Our clinical intervention of bundled care (EMS-TruShoC) did not measurably improve patients’ shock physiology, measured by SIxAge, for several possible reasons. First, it is likely that three items in our core shock bundle (large intravenous catheter, scene time <10 min and trauma centre transport destination) may cause no direct change to heart rate or systolic blood pressure. Second, it is possible that although the SIxAge performs better than traditional vital signs, it may have inadequate sensitivity and specificity to detect prehospital changes in physiology. A sentinel study by Zarzaur et al demonstrated that SIxAge was a superior predictor of 48-hour mortality compared with systolic blood pressure, heart rate or SI.31 In 2012, Bruijns and colleagues validated these findings in the UK’s national trauma registry in which SIxAge achieved the highest area under the receiver operator curve of 0.79 for predicting 48-hour mortality compared with SI and other age-based markers.28 However, the SIxAge thresholds varied across these studies from ≥35.6 to ≥55. We used a threshold of ≥36, which was based on Zarzaur’s original study and is more appropriate for a younger trauma population.32 However, further studies to establish a prehospital cut-off point would be useful, especially if conducted within a South African trauma population. Additionally, other hospital-based outcome measures, such as blood lactate, the need for blood transfusions or 24-hour mortality, could potentially detect a change where SIxAge did not—these are possible avenues for future research. However, the advantage of using an SI-based physiological measure is it facilitates prehospital research by avoiding costly and logistically complicated in-hospital clinical data collection.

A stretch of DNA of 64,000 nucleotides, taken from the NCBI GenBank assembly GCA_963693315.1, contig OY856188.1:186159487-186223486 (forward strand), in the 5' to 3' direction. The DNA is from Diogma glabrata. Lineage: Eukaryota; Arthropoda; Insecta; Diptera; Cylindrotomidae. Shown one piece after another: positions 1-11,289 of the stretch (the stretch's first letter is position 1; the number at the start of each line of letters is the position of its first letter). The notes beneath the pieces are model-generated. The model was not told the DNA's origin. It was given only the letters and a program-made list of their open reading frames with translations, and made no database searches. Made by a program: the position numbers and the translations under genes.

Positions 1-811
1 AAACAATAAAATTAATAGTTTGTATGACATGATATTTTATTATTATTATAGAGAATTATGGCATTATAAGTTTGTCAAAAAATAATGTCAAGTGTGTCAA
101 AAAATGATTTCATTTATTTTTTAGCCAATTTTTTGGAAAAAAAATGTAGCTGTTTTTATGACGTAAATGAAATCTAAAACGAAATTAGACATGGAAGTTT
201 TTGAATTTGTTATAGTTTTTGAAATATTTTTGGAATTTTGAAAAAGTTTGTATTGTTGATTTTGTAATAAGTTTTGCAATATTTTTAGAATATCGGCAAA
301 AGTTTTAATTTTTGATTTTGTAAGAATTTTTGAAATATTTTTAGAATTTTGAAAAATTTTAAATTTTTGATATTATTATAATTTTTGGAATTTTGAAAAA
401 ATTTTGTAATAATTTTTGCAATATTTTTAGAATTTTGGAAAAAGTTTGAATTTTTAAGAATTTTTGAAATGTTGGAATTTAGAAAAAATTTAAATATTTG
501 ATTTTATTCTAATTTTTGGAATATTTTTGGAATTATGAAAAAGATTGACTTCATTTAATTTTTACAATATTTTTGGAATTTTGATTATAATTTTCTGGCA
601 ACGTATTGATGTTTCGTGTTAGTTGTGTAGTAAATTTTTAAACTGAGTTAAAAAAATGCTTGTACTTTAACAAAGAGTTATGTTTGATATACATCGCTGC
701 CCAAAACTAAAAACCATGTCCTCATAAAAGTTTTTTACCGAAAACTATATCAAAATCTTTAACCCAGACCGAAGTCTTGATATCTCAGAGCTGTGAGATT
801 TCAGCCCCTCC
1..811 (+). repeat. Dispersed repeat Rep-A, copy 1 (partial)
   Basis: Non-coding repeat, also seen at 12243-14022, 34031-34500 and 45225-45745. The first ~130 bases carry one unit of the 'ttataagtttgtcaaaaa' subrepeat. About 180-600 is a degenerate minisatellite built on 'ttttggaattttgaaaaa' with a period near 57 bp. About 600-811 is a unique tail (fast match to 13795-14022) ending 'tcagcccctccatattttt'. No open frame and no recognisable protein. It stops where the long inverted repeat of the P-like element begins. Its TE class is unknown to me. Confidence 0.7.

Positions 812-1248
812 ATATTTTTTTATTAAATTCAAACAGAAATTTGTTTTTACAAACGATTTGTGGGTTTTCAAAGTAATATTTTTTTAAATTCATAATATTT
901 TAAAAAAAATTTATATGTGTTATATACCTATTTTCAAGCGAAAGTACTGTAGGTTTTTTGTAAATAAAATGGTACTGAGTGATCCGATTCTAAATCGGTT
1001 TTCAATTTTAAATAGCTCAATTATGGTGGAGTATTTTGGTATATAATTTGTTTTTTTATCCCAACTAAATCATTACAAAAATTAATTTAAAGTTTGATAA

Our overall research design and approach (ie, a hybrid type II quasi-experimental trial) and the research context (ie, a South African prehospital system) are also noteworthy. Hybrid trials assess the implementation outcomes in tandem with the clinical effectiveness outcomes.20 The rationale for conducting both in parallel is to test the intervention and implementation in a real-world context which improve the ability of findings to more rapidly translate into clinical practice settings.20 26 Prior data suggest that it takes, on average, 17 years for 14% of biomedical research to translate from research into clinical practice which stifles advancements in clinical care worldwide.38 Implementation science methodologies—such as the pragmatic hybrid trial design used in this study—are innovative and feasible approaches to narrowing this ‘know-do’ gap. The need for real-world data is arguably even more critical in lower-income settings which face the challenging paradox of having extremely high burdens of injury yet have a shortage of biomedical research. Prehospital care is a neglected area of research, according to the WHO and leading experts, necessitating more research to help improve care delivery and patient outcomes. In time-sensitive emergencies, such as traumatic shock, bringing basic yet essential treatment to the patient, at the scene of the event, is a cost-effective public health intervention to improve postinjury morbidity and mortality39 40—yet, where prehospital systems exist, there is a paucity of research, due to poor awareness or the technical challenges. This body of work directly addresses these practice and scientific evidence gaps.